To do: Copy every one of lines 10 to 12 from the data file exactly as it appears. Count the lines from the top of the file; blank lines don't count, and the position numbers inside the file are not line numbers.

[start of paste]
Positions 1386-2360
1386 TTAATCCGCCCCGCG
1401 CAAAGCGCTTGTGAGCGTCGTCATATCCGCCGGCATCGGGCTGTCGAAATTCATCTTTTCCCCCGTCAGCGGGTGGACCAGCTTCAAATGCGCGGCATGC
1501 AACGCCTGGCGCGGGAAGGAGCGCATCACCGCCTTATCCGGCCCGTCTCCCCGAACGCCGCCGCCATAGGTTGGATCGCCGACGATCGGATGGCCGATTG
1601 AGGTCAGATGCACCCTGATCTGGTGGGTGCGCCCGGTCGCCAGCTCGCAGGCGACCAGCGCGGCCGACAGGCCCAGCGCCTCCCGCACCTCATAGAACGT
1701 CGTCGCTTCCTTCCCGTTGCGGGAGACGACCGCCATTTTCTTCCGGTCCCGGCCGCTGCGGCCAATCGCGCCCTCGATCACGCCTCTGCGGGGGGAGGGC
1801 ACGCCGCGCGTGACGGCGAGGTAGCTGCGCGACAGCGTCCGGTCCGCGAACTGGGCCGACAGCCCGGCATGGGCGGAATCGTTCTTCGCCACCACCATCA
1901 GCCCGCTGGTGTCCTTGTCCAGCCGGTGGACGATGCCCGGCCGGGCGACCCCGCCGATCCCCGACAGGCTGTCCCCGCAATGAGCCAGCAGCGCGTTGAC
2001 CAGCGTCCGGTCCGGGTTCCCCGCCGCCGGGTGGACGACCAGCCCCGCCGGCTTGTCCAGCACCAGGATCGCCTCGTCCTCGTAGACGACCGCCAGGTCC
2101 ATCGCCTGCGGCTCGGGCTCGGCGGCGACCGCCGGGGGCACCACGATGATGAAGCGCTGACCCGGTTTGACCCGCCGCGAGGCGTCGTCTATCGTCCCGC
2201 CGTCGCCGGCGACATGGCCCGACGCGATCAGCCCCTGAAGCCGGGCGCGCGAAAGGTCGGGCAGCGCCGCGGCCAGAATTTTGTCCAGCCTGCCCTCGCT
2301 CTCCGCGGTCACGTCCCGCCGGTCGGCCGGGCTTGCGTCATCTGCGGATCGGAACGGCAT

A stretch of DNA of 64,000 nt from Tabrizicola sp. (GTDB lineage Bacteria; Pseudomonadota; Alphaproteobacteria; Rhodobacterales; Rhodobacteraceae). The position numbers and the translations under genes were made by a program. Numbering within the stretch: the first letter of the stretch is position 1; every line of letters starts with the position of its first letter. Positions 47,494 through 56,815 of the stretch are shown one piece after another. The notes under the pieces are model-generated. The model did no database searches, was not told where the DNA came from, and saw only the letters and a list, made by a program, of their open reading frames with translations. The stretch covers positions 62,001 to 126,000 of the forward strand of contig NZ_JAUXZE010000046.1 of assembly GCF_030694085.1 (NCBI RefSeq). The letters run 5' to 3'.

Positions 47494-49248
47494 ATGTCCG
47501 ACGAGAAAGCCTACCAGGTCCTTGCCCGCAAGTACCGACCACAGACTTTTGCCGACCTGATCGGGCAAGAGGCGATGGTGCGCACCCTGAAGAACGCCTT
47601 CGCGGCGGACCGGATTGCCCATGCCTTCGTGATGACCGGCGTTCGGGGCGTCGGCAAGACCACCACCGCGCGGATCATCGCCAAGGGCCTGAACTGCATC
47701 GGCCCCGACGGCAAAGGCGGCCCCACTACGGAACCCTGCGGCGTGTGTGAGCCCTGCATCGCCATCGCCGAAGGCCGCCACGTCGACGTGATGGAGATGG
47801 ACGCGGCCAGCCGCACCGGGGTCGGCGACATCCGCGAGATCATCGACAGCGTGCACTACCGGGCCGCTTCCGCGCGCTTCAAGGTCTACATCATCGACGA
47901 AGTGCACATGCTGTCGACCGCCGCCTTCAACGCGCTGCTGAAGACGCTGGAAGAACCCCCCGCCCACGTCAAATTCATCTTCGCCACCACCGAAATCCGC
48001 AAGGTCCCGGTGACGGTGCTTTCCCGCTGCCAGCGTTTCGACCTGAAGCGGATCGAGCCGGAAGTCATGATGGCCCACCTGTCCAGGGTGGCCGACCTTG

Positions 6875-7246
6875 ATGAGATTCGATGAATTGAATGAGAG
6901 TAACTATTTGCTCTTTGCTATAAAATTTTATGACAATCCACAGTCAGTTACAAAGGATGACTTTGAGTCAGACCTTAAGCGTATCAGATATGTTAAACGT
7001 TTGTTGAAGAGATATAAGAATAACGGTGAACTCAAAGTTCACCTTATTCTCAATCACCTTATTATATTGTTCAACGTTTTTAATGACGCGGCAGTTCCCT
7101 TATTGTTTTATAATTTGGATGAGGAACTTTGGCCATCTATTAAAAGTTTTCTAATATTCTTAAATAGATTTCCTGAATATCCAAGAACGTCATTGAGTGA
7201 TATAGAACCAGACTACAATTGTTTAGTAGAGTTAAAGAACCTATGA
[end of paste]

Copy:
2101 ATCGCCTGCGGCTCGGGCTCGGCGGCGACCGCCGGGGGCACCACGATGATGAAGCGCTGACCCGGTTTGACCCGCCGCGAGGCGTCGTCTATCGTCCCGC
2201 CGTCGCCGGCGACATGGCCCGACGCGATCAGCCCCTGAAGCCGGGCGCGCGAAAGGTCGGGCAGCGCCGCGGCCAGAATTTTGTCCAGCCTGCCCTCGCT
2301 CTCCGCGGTCACGTCCCGCCGGTCGGCCGGGCTTGCGTCATCTGCGGATCGGAACGGCAT